Welcome back to the Short Fiction Spotlight, a space for conversation about recent and not-so-recent short stories. For this installment, I thought we’d commemorate the start of the year with a discussion of two freshly published pieces: “A Universal Elegy” by Tang Fei, translated by John Chu, and “The Apartment Dweller’s Bestiary” by Kij Johnson. Both are from the January issue of Clarkesworld Magazine.
These stories are some of the first I’ve read in 2015, from one of the first magazine issues I looked at also—and I think there’s some good stuff, here. These pieces are kept company by other works from writers like Aliette de Bodard and Catherynne M. Valente, Naomi Kritzer and Jay Lake, et cetera; it’s a strong first publication of the year, as is usual from Clarkesworld.
As for these two stories, they struck different chords with me—one is science fiction, the other a fantastical contemporary piece, but more than that, the worlds that they’re exploring resonate on quite separate frequencies.
“A Universal Elegy” by Tang Fei (trans. John Chu) is an epistolary story that deals with one young woman’s relationship to an “alien” and her attempt to live with him on his planet, amongst his people. Of course, she also suffers from what seems to be rather severe mental illness; we’re not quite sure, as the reader, about the veracity of most of the narrative. The balance between the real and the unreal in this story via the unreliable narrator isn’t a particularly original concept, but Fei’s usage of it is intriguing nonetheless.
Irina’s version of events is constantly mediated by her knowledge that her mind is not necessarily a reliable source of information; despite this, there’s a depth and gravity to the story itself that transcends the question of whether or not the whole thing happened as she relates it. The question of completeness—and of incompleteness, of amputations of self—echoes throughout the narrative. Irina seeks to be a complete person, accepting and attempting to make use of her sensory issues and mental instability; her lover, Hull, in the end seeks to give up pieces of himself to forget that he’s been caused pain by her when she leaves.
On the literal level, the revelation that the green vines are actually creatures that consume the parts of people that they no longer want—can no longer deal with—is quite handsome and provocative. The imagery of the partitioned people, functioning as a pair of hands or a torso or a head alone, is also powerful. On the metaphorical level, this thematic statement is also quite strong after the buildup of the narrative itself: Irina is trying her best to be whole and to be with someone else wholly. And yet, that seems nearly impossible—even with a more evolved creature, if we take the events to have literally happened.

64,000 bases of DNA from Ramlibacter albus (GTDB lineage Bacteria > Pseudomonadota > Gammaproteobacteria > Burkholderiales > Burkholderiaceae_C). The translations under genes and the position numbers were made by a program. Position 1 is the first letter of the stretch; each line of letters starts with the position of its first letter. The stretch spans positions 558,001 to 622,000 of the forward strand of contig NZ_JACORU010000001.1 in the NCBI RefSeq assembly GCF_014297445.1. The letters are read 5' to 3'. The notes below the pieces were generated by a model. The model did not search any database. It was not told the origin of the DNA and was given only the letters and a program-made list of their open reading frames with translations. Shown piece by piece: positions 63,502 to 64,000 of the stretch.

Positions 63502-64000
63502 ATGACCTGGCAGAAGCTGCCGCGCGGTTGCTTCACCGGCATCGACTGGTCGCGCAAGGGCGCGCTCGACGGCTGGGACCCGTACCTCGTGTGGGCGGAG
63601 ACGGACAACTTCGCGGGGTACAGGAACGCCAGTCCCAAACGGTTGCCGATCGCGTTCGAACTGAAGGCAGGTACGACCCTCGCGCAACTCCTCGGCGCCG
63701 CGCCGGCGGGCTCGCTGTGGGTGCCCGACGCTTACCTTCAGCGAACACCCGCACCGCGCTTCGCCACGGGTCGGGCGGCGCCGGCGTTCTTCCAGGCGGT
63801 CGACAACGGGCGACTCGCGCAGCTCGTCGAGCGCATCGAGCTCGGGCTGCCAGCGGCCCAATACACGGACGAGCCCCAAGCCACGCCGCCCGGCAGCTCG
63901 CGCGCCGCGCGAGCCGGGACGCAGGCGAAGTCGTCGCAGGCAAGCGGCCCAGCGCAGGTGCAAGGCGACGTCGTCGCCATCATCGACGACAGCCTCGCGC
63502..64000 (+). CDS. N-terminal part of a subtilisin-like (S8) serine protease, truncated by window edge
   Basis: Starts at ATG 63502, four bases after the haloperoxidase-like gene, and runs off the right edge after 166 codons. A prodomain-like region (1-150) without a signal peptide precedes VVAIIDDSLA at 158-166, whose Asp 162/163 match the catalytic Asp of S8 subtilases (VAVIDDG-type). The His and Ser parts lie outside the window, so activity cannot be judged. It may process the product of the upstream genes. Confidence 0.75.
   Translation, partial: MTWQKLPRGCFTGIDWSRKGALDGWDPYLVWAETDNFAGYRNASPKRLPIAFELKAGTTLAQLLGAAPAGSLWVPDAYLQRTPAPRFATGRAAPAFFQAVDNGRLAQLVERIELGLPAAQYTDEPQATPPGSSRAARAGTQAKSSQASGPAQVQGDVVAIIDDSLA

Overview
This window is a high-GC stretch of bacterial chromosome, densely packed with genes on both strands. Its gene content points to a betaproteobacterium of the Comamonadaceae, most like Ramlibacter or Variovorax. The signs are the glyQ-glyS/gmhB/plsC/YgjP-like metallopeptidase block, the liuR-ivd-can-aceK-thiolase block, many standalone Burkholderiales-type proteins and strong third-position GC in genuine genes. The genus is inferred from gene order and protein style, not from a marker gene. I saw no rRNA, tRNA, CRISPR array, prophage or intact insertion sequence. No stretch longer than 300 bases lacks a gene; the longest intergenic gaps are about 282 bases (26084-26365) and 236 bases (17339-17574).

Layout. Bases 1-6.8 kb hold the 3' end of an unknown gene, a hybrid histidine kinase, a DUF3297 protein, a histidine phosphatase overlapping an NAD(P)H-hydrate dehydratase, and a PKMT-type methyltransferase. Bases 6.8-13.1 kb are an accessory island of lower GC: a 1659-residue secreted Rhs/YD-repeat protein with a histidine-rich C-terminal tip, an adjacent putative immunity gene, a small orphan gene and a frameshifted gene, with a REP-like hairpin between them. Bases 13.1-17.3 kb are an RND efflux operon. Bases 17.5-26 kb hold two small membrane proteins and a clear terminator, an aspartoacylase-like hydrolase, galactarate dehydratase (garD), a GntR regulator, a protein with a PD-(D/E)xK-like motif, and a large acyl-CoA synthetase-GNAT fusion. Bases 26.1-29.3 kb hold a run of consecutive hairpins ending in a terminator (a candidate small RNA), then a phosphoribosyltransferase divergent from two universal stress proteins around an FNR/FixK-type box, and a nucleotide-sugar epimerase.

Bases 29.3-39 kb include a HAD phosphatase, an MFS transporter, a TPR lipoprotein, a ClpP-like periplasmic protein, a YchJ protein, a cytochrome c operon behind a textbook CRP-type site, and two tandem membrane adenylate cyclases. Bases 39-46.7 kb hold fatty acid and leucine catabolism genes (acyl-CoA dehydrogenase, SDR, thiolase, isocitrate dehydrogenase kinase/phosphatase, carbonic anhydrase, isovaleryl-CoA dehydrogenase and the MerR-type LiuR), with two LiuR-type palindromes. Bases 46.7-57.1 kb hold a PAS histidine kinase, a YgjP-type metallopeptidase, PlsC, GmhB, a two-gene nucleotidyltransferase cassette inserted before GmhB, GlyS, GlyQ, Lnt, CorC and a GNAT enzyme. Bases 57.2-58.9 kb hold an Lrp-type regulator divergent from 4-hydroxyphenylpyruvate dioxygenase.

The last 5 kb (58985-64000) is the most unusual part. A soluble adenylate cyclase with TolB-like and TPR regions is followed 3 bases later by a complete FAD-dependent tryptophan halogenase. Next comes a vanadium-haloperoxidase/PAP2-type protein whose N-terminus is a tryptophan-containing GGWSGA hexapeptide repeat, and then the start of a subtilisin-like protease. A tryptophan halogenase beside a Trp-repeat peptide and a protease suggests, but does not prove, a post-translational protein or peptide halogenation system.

There’s something bleak hidden under that, though it seems positive that Irina has come home whole despite the temptation to give up the parts of her that hurt. The balance the story strikes between individual wholeness and the hopelessness of paired wholeness is interesting, and what I liked best about it. The only complaint I’d register is that there are a few small typographical errors that could have been cleaned up—not enough to detract from my appreciation of the piece, but still.
Our other piece, “The Apartment Dweller’s Bestiary” by Kij Johnson, brings us a familiar name with a different sort of tale than Fei’s. It’s a bestiary of the sorts of creatures that live with single adults—in particular, single adults after breakups finding their own apartments, living on their own, or deciding it’s time to move on. It’s a litany of losses, mostly the quiet and unremarkable but terribly intense kind.
While it’s a more personal comment than I’d usually make on a story, I’d note that this piece speaks fiercely and with a sort of tender honest cruelty to a reader who is going through a similar situation themselves. Johnson has captured a spectrum of specific moments of loss and loneliness that fill out a bevy of different experiences—all while constructing a throughline of the things people want, the things people need, out of their lives. And the things that they often don’t get.
This is not a piece with a concentrated narrative like Fei’s, but it definitely does evoke a powerful range of emotions within a certain specific purview; it’s a thematic exploration rather than a plotted arc. I appreciated that for what it did, and how it did it. The piece feels just about the exact right length, with just enough detail in each section to achieve a full snapshot of a moment without overplaying the cards. It’s easy to try too hard on stories like these—stories all about feeling—and make the strings you’re pulling too blatant, but Johnson walks the edge with consummate skill.
It’s a good story, one that will likely speak to some readers more sharply than others. It’s also compact and coherent—and it certainly strikes a nerve. Compared to Fei’s story, it feels like a totally different project; except I suppose both are, in a strange way, dealing with the dissolution of relationships and the failure of people to connect. So, really, I appreciated seeing them both in the same issue. It’s a strong showing and a good start to the year at Clarkesworld.
Brit Mandelo is a writer, critic, and editor whose primary fields of interest are speculative fiction and queer literature, especially when the two coincide. She can be found on Twitter or her website.